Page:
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June 17, 2014
Column: Complicated legacy awaits Joyner
The email's subject line was direct enough.
"Joyner retires, Penn State launches national search for athletic director"
Following a report by PennLive.com veteran journalist Dave Jones on Tuesday afternoon, Penn State released details revealing athletic director David Joyner's announced decision to retire from the university, effective Aug. 1 at the latest.
Though no replacement has been named, nor even suggested beyond Teddy Greenstein's Chicago Tribune report that Penn State has interest in Northwestern athletic director Jim Phillips, the news comes as no surprise following more than two years of mixed emotion tied to Joyner's tenure with the Nittany Lions.
The onset of his time as "acting athletic director," of course, has much to do with the poor perception of Joyner's role at Penn State.
Without rehashing the entire saga, as a former member of Penn State's board of trustees, in the immediate aftermath of the Jerry Sandusky scandal and fallout that led to Tim Curley's removal from the position, Joyner was quickly plugged into the role by the board.
Considering Penn State's options at the time, Joyner's complete inexperience as an athletic director was nullified by the perceived toxicity of the university as a whole. The intensity of the fallout masked the inherent flaw in awarding a lucrative job to a member of the board that had ousted the previous guy.
Weeks passed with no successor named - partly due to missed advances on sought-after candidates - but the eventual hiring of Bill O'Brien as head coach proved to be a largely successful decision.
Yet, as months passed and the NCAA leveled its sanctions against the program in the summer of 2012, O'Brien would uncomfortably step into a role as a political leader for the entire university. Though the concept of a head football coach being the most visible proponent of a university is hardly foreign, due to a complete absence of other strong public leadership in the aftermath of the sanctions, O'Brien had little choice but to bear a significant mantle of responsibility to fight the national narrative being leveled against the program.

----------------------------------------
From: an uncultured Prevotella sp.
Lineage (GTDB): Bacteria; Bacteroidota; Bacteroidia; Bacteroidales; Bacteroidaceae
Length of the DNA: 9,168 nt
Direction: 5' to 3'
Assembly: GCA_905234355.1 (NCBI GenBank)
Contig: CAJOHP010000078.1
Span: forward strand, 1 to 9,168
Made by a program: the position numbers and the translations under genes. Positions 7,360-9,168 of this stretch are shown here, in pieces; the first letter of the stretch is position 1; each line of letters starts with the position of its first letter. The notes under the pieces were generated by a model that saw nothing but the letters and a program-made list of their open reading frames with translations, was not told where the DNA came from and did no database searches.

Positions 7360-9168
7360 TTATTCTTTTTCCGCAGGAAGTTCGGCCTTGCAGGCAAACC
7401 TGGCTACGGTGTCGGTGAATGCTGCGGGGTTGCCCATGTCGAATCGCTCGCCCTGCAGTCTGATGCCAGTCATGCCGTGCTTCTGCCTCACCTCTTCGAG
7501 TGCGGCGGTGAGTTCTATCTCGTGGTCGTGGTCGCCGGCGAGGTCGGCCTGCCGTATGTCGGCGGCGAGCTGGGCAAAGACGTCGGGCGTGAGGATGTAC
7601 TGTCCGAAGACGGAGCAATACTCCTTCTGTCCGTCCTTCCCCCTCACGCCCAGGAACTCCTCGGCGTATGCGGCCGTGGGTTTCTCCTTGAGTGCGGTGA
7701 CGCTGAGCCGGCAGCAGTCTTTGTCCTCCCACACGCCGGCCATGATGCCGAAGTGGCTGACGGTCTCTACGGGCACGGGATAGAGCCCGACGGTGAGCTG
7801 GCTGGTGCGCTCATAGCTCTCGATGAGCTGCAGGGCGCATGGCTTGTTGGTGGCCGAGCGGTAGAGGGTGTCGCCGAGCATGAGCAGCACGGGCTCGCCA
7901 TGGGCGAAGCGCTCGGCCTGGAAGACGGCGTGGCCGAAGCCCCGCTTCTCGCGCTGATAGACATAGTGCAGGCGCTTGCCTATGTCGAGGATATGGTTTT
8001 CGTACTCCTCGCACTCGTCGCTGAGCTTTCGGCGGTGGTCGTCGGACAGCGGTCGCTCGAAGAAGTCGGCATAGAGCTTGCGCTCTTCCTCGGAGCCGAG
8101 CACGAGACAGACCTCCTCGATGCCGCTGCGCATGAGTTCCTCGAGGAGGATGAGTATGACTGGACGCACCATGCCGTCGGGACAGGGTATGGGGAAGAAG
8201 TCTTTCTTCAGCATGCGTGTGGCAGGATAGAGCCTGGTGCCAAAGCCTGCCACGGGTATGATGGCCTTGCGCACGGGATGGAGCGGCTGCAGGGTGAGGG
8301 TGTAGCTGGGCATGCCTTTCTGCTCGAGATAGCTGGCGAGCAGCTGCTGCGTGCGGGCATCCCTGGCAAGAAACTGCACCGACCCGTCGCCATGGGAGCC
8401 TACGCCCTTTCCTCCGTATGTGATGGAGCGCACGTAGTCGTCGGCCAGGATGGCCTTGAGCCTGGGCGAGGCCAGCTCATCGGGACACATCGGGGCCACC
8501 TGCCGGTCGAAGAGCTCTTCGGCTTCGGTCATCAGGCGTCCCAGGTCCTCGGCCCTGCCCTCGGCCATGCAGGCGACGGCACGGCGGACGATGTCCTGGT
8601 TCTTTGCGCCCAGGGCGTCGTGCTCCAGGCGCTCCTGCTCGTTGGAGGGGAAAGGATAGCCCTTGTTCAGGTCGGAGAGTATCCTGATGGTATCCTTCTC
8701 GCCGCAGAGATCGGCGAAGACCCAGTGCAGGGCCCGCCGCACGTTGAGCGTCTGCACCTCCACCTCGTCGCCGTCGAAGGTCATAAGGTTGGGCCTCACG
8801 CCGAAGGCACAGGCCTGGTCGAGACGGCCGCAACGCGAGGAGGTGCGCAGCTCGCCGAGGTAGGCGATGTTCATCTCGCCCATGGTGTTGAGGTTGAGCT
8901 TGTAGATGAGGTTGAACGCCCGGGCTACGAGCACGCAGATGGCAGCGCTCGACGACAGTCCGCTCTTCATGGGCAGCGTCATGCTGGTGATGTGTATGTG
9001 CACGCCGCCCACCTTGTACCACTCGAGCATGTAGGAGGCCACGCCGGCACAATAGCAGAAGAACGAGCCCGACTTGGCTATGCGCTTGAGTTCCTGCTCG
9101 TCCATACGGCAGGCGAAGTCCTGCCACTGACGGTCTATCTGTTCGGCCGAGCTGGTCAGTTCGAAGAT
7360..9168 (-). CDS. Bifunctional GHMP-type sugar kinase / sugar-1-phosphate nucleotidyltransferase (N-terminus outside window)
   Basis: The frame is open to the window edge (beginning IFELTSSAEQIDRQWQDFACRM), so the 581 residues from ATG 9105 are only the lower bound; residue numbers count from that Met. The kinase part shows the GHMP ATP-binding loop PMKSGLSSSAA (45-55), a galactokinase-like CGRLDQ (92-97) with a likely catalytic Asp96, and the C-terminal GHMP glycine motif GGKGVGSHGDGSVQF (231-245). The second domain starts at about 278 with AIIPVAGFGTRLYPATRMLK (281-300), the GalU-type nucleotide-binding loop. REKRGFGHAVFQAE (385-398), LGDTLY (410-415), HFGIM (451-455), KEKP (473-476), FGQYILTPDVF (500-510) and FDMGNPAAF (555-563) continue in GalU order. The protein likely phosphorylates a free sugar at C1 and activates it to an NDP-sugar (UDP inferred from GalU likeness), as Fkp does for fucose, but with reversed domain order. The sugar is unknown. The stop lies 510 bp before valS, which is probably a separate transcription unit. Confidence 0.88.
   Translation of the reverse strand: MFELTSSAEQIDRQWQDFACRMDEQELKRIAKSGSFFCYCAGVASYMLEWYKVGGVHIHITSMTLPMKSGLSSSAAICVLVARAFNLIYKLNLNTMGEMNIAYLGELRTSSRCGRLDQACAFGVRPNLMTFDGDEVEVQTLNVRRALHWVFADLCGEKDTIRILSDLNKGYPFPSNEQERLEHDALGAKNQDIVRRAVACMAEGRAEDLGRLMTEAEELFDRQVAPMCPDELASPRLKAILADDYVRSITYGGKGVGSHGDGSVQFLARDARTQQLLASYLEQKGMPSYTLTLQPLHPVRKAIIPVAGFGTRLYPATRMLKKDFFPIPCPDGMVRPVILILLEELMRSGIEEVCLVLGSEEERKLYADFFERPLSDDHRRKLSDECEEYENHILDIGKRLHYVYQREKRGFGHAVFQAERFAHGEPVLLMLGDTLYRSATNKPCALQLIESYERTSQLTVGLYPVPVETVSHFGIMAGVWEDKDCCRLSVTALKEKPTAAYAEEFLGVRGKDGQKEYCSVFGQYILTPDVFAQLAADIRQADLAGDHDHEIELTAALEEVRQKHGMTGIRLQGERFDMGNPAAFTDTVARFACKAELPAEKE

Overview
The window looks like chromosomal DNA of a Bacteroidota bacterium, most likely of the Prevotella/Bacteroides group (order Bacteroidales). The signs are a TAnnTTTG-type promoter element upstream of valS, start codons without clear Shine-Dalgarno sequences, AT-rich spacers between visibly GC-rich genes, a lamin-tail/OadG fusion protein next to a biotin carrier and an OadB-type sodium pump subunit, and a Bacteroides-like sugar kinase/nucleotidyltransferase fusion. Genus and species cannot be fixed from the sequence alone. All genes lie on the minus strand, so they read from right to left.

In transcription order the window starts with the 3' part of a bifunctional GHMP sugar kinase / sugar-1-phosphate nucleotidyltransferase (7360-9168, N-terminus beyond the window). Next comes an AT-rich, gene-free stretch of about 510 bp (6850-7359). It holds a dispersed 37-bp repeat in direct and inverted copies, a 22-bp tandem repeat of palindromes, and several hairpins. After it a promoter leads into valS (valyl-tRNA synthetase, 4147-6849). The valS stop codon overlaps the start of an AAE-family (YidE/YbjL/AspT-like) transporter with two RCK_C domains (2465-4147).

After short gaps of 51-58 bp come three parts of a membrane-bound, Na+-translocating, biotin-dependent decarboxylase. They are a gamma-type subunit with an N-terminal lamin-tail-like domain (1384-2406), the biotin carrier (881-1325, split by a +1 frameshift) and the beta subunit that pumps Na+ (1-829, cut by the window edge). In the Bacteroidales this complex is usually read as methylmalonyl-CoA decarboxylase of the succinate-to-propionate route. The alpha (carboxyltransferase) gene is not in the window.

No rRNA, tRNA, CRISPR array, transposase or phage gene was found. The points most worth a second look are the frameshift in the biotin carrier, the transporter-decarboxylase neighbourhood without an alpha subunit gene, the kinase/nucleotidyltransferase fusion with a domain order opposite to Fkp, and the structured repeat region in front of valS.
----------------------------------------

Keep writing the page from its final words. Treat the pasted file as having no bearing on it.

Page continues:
Considering all that was at stake for Penn State, not only as a football program but as a university, the inability of university higher-ups to wrangle the type of charismatic leadership necessary to accompany O'Brien's fight became increasingly problematic.
Fast forward to O'Brien's eventual departure from the university to take the head coaching job with the NFL's Houston Texans. Joyner again headed up what - at least for the time being - appears to be a tremendous hire in the form of Vanderbilt's James Franklin. So his track record of solid choices for Penn State's head football coaching position speaks for itself.
The time of rumblings of discontent in between the two notable hires, however, also speaks for itself.
In terms of Joyner's management of the Penn State football program - obviously the breadwinner for the school's self-sustaining athletic department - his inability to provide the type of proper financial support to O'Brien became a point of contention between the two. He's a doctor by trade, and the needs of a big-time program vying to become a player on the national stage, by nearly all accounts, were outside the scope of his expertise.
In fact, the biggest decision to affect the football program's current health and future prospects had very little to do with Joyner, according to multiple Blue White Illustrated sources. The NCAA's decision last fall to reduce the sanctions against the program was due largely to a constant barrage of advocating by O'Brien, former university president Rod Erickson, and other advocates interacting on Penn State's behalf with George Mitchell's staff.
I don't know the man well enough to provide any real insight into his character. He was generally affable and professional in my dealings with him, but I can't say much more than that he was pleasant to work alongside.
And yet, none of this is enough to overcome the "original sin" of Joyner's hiring and sustained role at Penn State.
Penn State has made it clear that it wants to avoid the perception it is being run by an old boy network, especially after an old boy network allegedly got it in trouble in the first place. The inherent conflict of interest attached to Joyner's hiring created tension that lasted throughout his tenure. Whether his successor is hired immediately or in the coming weeks or months, no amount of time or positive decisions made from the position can change that.
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